Just how many people are choosing online education these days may surprise you. The Babson Survey Research Group’s found in their 2015 “Survey of Online Learning, Online Report Card: Tracking Online Education in the United States,” the total number of students enrolled exclusively in online programs is 2.8 million!
Even more interesting is how hybrid education seems to be growing. At the same time administrator belief that online learning is vital to long-term success declined from 71 to 63 percent.
The most significant difference between an online and on-campus program is delivery. Other frequent comparisons include convenience, flexibility, and affordability. According to the Learning House, Inc. students choose online learning close to home, because of the cost, the speed of admission, and the flexibility.
Though cost is cited as the online advantage, this article by U.S. News and World Report shows it’s not always the case. Also, adding travel, housing, and food into costs can be quite complicated and varies considerably from person to person.
Without getting bogged down in statistics and the hope to prevent this becoming a research paper, we believe that online education remains strong and offers both advantages and disadvantages that are very context-sensitive.
Online delivery is carried out at home, a coffee shop, the library, or anywhere with wifi. The learning may be asynchronous or synchronous. Asynchronous is ultimately flexible as it means you take classes at the pace you prefer through the internet, message boards, and emails.
It should be noted, however, that schools usually have limits on the number of years you can stay in a program. Synchronous learning is time-dependent and involves online live chat with your cohort or teacher or participation in video-conferencing.
It is important to know that a great variety exists from program to program and school to school. Some offer both forms of online learning, others only one. Besides, some “online” programs do require on-campus visits that should be noted. Often these on-campus visits are for practical and experiential learning through seminars or weekend visits.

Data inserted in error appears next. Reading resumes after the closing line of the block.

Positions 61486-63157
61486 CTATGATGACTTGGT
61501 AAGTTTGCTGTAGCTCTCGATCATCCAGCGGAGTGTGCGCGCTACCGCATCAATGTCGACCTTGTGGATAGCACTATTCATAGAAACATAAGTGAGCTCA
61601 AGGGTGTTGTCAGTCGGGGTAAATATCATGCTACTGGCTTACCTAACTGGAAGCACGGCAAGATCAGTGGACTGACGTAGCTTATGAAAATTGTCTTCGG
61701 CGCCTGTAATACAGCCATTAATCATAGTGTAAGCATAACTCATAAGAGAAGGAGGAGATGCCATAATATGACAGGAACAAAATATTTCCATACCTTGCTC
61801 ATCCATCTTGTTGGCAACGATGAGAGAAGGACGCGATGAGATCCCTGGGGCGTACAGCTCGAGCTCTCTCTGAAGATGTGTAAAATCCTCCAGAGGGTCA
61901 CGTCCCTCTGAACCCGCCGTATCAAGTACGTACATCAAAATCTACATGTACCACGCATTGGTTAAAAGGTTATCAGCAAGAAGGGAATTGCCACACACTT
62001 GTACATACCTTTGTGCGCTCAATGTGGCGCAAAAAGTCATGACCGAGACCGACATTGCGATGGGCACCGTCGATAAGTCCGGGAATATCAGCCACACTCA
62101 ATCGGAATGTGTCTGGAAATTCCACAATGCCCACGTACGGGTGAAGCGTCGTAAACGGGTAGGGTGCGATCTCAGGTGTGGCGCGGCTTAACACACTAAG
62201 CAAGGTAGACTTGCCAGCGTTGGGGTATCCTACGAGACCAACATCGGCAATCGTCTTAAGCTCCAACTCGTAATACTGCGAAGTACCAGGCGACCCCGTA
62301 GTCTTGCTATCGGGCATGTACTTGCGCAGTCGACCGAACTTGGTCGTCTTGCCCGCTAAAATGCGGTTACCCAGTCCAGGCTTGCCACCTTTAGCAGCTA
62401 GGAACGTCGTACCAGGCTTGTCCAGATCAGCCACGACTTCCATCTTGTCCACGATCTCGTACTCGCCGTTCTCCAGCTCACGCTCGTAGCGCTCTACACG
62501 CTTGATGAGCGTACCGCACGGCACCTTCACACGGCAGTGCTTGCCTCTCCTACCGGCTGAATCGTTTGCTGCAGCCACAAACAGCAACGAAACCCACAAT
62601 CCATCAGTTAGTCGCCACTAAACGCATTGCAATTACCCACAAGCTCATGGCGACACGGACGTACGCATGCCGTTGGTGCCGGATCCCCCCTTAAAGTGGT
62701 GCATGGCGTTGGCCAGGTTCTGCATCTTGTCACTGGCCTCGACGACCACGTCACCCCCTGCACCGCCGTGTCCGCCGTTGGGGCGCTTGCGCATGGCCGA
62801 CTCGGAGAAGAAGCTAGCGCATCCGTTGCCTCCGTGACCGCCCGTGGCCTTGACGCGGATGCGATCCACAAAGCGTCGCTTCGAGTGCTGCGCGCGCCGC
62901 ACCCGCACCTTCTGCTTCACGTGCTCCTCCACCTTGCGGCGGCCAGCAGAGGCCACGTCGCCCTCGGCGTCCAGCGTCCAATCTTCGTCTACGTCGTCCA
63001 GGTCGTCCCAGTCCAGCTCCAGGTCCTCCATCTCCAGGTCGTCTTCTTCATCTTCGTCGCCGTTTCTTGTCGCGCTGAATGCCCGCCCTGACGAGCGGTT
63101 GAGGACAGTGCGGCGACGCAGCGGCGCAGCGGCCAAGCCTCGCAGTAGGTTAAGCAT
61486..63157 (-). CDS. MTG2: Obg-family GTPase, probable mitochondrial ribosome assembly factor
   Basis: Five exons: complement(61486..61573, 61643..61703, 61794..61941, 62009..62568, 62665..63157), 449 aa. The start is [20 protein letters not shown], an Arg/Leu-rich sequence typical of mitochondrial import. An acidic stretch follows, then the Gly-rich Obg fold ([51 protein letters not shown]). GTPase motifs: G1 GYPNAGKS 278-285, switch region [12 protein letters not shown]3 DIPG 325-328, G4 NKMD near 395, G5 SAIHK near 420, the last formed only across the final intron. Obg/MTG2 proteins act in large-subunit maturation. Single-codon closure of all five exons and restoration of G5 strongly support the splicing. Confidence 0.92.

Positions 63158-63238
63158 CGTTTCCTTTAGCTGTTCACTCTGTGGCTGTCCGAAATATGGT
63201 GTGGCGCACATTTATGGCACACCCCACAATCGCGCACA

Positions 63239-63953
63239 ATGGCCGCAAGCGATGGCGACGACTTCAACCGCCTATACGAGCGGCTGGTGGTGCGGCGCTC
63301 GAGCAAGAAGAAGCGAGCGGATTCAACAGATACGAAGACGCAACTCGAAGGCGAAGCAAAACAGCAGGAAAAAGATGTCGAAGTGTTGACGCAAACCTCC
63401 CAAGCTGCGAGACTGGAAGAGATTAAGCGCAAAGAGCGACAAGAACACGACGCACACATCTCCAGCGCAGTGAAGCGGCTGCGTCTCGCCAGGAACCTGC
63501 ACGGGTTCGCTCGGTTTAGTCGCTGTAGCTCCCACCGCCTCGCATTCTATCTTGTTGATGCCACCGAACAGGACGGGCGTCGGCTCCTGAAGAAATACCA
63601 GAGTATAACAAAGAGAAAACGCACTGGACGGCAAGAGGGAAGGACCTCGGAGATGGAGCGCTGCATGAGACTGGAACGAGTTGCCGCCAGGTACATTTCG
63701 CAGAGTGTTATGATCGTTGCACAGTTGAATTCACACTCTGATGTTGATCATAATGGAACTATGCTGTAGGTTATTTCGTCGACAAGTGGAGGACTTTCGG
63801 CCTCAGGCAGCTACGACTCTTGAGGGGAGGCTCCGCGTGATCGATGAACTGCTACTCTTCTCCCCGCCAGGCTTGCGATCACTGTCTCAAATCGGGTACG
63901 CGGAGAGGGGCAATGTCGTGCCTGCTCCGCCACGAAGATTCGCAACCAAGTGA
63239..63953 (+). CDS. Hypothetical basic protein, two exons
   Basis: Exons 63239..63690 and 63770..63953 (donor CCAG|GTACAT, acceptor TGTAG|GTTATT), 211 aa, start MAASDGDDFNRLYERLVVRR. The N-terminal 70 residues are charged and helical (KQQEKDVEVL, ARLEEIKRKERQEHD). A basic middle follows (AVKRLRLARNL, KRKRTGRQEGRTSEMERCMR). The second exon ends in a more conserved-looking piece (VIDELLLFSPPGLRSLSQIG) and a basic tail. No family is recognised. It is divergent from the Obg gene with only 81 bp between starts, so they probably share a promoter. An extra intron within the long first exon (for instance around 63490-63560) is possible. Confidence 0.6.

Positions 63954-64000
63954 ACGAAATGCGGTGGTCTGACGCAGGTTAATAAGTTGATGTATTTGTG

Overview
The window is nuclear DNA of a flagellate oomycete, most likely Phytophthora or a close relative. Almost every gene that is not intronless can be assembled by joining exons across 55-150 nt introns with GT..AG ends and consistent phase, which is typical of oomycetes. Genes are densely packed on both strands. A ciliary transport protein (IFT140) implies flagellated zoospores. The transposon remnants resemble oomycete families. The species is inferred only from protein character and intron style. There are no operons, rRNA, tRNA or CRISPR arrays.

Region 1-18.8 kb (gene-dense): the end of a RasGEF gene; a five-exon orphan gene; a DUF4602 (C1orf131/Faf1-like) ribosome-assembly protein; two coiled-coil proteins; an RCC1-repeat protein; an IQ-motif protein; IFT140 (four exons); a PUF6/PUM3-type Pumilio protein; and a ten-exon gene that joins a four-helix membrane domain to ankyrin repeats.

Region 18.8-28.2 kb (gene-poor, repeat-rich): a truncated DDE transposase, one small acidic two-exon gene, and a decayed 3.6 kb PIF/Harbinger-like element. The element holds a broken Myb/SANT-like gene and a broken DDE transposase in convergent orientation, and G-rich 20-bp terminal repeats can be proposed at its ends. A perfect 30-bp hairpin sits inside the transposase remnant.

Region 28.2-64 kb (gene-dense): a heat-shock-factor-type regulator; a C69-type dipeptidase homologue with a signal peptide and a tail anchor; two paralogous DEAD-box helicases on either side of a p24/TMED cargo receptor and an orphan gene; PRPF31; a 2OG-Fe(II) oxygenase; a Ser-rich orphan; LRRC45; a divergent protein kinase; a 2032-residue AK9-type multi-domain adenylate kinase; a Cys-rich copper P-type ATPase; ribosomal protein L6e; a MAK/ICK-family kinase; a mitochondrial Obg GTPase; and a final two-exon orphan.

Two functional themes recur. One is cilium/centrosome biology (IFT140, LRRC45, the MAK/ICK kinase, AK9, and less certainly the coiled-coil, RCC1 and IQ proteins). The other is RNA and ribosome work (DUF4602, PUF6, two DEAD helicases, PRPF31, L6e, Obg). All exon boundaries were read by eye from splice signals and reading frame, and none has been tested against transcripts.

On-campus degrees deliver a person-to-person experience with faculty and other students. The fact remains that the value of face-to-face communication comes from deep in our nature. Isn’t 90 percent of communication non-verbal? These sometimes non-quantifiable or measurable differences may make all the difference.
As for special education curriculum, online and on-campus degrees offer the same courses, though you should take note that most education degrees will require some amount of student teaching. Because of this, it is technically not possible to complete the entire degree from home; you will have to work with local school districts and the college for placement and mentor teachers.
Coordinating long-distance student teaching practicums may be more difficult from a distance, and an online delivery of this program may not give you as much faculty mentoring opportunities as an on-campus degree.
In conclusion, there are many outstanding choices to consider. When comparing only our 25 Best Bachelor’s in Special Education of 2017 ranking, which is on-campus degrees, and the Top 20 Online Bachelor’s in Special Education for 2017, you will find many of the same schools such as University of Georgia, East Carolina University, and the University of Hawaii at Manoa.
In the end, beauty, in terms of the attractiveness of the program, is in the eye of the beholder.